Where to Go for Family Fun in the East Bay

A resident lion at Oakland Zoo

By J.C. Thomas

With vibrant and artsy Oakland as its urban hub, the East Bay is a fantastic destination for a family getaway. Adding to its appeal are dozens of other charming cities set against substantial stretches of wilderness. Whether it’s part of an epic exploration of Northern California or an impromptu outing for locals, there’s no shortage of memorable places to go in the East Bay with kids in tow. Here are some of our favorites…

(Looking for somewhere to stay in Oakland? Read all about The Waterfront Hotel on Jack London Square.)

A giraffe takes a drink in the African Savanna zone of Oakland Zoo

Oakland Zoo

Oakland has one of the most impressive zoos in California, an acclaimed, AZA-accredited institution that dates to 1922. It’s home to more than 750 animals, among them many of the exotic species most beloved by children.

The giraffes, lions, zebras and elephants residing across the African Savanna and African Veldt sections of the zoo are sure hits with little visitors. These big, exotic mammals are familiar to kids and easy for them to spot. Meanwhile the meerkats, vervet monkeys and baboons are especially playful, often putting on quite a show. The raucous troop inhabiting Baboon Cliffs, an expansive exhibit with climbing towers and a waterfall, are especially active. Be sure to spend some time watching them loudly chase each other in bids for dominance worthy of a David Attenborough documentary.

There’s a different vibe to Oakland Zoo’s newest exhibit, California Trail. Oakland Zoo added 65 acres to its property for this major expansion unveiled in July 2018. Dedicated to educating visitors and conserving the native wildlife of California past and present, California Trail comprises habitats for eight key species. Bison, gray wolves, American black bears, grizzly bears, jaguars, mountain lions, California condors and bald eagles inhabit the California Trail section of the zoo. The exhibit also adds an unmissable new feature to the zoo’s landscape – a gondola that carries guests from the lower, main part of the zoo, over a wooded hillside and up to California Trail. The gondola ride is included with the price of admission and offers incredible panoramic views across the San Francisco Bay and six Bay Area counties.

From the gondola you might also spy the zoo’s bison herd grazing on a vast area of grassland and scrub. These beasts represent one of the most iconic animal species native to North America. Note that Oakland Zoo works with the Iinnii Initiative in Montana to raise young bison, which are then released yearly into the care of the Black Feet Nation in Montana. These efforts add genetic diversity to the heritage herd there.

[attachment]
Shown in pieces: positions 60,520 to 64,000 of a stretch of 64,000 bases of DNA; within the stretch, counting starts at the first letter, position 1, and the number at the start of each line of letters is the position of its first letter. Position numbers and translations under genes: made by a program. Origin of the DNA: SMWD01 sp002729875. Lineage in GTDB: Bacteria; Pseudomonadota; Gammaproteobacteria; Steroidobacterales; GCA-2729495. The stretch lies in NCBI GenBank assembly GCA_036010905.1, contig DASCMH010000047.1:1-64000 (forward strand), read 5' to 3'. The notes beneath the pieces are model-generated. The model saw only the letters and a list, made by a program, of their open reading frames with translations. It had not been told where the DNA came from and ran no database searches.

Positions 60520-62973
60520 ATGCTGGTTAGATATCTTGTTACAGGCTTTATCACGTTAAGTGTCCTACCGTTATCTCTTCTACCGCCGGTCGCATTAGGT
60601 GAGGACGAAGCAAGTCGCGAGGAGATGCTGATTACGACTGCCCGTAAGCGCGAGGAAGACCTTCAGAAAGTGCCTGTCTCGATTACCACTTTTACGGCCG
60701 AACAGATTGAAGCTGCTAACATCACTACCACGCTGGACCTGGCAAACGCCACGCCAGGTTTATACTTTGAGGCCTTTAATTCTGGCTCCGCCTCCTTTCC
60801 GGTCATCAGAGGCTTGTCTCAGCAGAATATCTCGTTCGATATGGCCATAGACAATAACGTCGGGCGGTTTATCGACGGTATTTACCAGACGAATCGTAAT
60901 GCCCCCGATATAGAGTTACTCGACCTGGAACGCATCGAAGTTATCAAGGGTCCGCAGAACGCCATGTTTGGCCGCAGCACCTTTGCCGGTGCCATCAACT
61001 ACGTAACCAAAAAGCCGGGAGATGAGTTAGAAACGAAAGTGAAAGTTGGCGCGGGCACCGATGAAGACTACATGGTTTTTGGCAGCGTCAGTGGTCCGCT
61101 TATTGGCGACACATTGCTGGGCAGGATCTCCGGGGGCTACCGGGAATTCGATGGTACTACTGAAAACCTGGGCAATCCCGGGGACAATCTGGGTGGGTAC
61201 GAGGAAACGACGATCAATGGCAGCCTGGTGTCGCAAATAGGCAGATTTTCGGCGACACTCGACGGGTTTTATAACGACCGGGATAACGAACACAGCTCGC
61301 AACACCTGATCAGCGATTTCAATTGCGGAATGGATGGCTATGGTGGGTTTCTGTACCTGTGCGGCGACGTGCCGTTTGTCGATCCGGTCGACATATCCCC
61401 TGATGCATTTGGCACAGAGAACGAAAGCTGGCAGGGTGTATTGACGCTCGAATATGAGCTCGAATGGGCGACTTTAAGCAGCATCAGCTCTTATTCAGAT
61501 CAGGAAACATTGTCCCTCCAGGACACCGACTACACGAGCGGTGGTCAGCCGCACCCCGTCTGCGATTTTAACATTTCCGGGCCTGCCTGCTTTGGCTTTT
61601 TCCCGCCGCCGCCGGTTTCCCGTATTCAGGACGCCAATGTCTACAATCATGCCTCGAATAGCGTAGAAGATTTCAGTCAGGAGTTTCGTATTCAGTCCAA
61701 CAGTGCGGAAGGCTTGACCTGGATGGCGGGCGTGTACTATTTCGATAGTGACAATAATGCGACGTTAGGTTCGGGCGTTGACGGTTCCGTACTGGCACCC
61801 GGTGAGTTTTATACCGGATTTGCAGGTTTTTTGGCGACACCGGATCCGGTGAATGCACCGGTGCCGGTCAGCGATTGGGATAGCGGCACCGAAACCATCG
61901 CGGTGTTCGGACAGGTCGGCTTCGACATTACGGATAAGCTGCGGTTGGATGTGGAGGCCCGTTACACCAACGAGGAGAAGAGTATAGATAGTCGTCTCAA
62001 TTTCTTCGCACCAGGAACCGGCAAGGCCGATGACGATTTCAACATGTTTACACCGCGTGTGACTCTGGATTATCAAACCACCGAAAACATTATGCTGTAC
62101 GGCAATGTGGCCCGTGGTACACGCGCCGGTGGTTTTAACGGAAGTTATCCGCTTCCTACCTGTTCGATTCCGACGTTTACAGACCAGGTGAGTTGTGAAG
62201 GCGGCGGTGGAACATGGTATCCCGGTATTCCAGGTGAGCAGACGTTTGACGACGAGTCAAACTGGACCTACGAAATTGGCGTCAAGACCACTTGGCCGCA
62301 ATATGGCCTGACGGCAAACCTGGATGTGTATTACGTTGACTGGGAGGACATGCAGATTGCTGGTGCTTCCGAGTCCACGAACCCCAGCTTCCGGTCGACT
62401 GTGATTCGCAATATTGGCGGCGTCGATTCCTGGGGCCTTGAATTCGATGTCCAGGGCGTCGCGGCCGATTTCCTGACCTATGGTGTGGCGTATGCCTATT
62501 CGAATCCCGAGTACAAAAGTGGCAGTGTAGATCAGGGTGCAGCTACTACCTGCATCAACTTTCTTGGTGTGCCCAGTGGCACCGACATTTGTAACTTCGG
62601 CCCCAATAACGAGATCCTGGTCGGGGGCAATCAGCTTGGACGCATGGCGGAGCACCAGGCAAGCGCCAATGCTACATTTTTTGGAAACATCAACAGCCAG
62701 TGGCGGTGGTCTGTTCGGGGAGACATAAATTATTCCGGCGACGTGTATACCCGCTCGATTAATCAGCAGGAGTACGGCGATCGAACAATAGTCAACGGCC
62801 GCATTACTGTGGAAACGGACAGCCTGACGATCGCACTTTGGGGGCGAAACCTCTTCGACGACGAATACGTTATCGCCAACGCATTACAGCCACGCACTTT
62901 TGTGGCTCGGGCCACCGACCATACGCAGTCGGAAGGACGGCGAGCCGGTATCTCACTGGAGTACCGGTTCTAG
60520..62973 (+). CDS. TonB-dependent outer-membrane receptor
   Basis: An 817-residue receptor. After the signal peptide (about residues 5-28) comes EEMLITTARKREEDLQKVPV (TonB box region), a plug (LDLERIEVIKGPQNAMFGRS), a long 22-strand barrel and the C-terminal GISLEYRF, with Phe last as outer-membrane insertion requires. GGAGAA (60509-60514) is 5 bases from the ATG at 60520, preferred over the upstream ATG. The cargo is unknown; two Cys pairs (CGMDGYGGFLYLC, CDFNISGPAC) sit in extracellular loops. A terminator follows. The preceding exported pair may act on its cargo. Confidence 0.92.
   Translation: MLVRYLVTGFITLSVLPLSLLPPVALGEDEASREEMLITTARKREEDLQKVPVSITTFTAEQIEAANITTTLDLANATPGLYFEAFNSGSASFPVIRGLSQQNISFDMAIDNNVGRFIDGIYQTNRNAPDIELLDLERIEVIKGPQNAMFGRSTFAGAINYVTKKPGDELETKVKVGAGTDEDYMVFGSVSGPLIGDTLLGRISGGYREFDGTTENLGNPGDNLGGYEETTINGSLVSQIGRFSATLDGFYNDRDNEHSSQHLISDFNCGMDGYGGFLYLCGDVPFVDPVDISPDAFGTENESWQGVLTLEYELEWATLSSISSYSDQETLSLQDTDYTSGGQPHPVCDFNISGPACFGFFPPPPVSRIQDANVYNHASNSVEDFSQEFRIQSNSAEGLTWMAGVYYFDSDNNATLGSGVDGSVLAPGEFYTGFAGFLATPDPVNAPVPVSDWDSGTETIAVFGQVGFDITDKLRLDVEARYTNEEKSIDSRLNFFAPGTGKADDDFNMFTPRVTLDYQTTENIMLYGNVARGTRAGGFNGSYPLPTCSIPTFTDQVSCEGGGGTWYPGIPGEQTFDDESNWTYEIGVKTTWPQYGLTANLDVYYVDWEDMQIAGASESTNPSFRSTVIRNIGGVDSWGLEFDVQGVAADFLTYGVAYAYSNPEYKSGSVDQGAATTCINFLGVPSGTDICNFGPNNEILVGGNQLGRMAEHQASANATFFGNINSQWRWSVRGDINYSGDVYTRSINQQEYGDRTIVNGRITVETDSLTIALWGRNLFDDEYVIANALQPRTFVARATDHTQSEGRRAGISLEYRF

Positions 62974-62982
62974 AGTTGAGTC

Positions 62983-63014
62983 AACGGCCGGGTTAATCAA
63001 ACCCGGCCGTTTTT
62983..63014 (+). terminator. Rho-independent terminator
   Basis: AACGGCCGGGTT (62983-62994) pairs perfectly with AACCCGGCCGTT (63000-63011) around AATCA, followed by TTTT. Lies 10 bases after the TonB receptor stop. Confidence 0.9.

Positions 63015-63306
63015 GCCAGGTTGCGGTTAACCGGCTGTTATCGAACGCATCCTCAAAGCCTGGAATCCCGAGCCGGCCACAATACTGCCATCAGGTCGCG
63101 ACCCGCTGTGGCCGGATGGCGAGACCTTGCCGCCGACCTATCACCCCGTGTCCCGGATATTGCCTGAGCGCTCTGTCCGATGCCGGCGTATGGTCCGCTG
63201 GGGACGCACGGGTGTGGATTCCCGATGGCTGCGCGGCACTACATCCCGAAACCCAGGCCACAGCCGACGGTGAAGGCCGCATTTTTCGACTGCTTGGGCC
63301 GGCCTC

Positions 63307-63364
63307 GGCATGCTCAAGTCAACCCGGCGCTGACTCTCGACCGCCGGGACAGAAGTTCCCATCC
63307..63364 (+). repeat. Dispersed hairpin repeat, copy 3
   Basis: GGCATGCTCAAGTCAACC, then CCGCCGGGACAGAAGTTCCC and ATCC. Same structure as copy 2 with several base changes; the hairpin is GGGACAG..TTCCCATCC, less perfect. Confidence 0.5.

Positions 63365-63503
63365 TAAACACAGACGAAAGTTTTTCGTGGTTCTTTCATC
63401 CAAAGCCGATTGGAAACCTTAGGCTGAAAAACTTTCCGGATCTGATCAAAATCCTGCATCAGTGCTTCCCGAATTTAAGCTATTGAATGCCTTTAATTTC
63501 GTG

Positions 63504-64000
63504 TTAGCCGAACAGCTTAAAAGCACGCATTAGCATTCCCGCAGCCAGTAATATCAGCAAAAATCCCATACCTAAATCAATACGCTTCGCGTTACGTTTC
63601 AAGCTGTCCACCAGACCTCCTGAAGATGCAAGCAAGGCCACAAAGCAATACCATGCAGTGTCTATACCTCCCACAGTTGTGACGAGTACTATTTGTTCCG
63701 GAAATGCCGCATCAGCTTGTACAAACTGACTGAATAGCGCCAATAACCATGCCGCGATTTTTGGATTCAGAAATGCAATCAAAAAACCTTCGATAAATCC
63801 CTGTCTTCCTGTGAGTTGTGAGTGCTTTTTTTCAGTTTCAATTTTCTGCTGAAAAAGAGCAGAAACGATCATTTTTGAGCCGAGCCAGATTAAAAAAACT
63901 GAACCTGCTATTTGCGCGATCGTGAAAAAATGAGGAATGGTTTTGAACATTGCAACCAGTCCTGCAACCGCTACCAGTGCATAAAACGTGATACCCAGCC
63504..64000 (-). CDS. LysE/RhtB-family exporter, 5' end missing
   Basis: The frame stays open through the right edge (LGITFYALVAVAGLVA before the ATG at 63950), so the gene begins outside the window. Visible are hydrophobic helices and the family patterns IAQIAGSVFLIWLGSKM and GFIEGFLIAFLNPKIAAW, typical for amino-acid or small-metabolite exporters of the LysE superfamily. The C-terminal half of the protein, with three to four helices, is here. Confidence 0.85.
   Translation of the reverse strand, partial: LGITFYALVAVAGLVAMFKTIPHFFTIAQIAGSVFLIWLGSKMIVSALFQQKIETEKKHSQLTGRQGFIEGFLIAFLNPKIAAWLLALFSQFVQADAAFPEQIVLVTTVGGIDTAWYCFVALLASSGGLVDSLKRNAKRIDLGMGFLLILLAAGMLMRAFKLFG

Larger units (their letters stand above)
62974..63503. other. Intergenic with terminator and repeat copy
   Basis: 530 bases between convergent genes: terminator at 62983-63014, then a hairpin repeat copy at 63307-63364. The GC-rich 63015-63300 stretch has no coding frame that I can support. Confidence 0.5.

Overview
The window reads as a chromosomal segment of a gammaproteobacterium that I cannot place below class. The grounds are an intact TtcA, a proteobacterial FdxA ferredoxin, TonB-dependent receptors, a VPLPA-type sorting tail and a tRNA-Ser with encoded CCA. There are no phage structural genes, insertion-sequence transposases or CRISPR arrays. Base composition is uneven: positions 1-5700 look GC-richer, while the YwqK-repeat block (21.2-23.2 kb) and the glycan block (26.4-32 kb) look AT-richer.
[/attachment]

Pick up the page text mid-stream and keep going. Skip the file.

Step off the gondola and follow the trail to the grizzly bear exhibit. Kids might recognize these great bears’ profiles from the California state flag. They once inhabited the entire western United States and were hugely abundant in the Bay Area. California’s wild grizzlies were wiped out by 1924, but here at the zoo you can watch them idle around their spacious grassy habitat, snack on green peppers (their favorite, according to zoo reps) and on hot days play in the sprinklers.

You’ll soon spy the bears’ age-old competitor, the gray wolf. Signage asks visitors to refrain from howling, which causes the wolves stress. You might also read that the species, once almost eliminated from the lower 48, has in recent years started ranging back into Northern California. Oakland Zoo’s wolf couple had a litter of pups in the summer of 2019.

A species few are aware once lived in the Golden State is the jaguar. The biggest of the American big cats once ranged from Oregon east to Pennsylvania and south to Argentina. The last California jaguar was killed near Palm Springs in 1860. The zoo’s resident jaguar is certainly an imposing animal, even while lazing in a sunbeam like a house cat.

As an exhibit dedicated to the conservation of native species, there’s perhaps no more fitting creature on show at California Trail than the California condor. These enormous birds have a wingspan up to 9.5 feet and stand up to 3 feet tall. With their wrinkly bald heads and glossy black feathers they’re equal parts ugly and impressive. Just a few decades ago California condors were on the brink of extinction. Due largely to DDT poisoning, the population stood at just 23 birds in the wild by 1982. An intensive recovery program has brought those numbers up to 400-plus condors. Joining them on California Trail are bald eagles, a majestic species and American icon as well.

To balance the major educational value of the animal exhibits, kids can run around and play on the California Wilds! Playground. It’s inspired by the diverse eco-zones of California.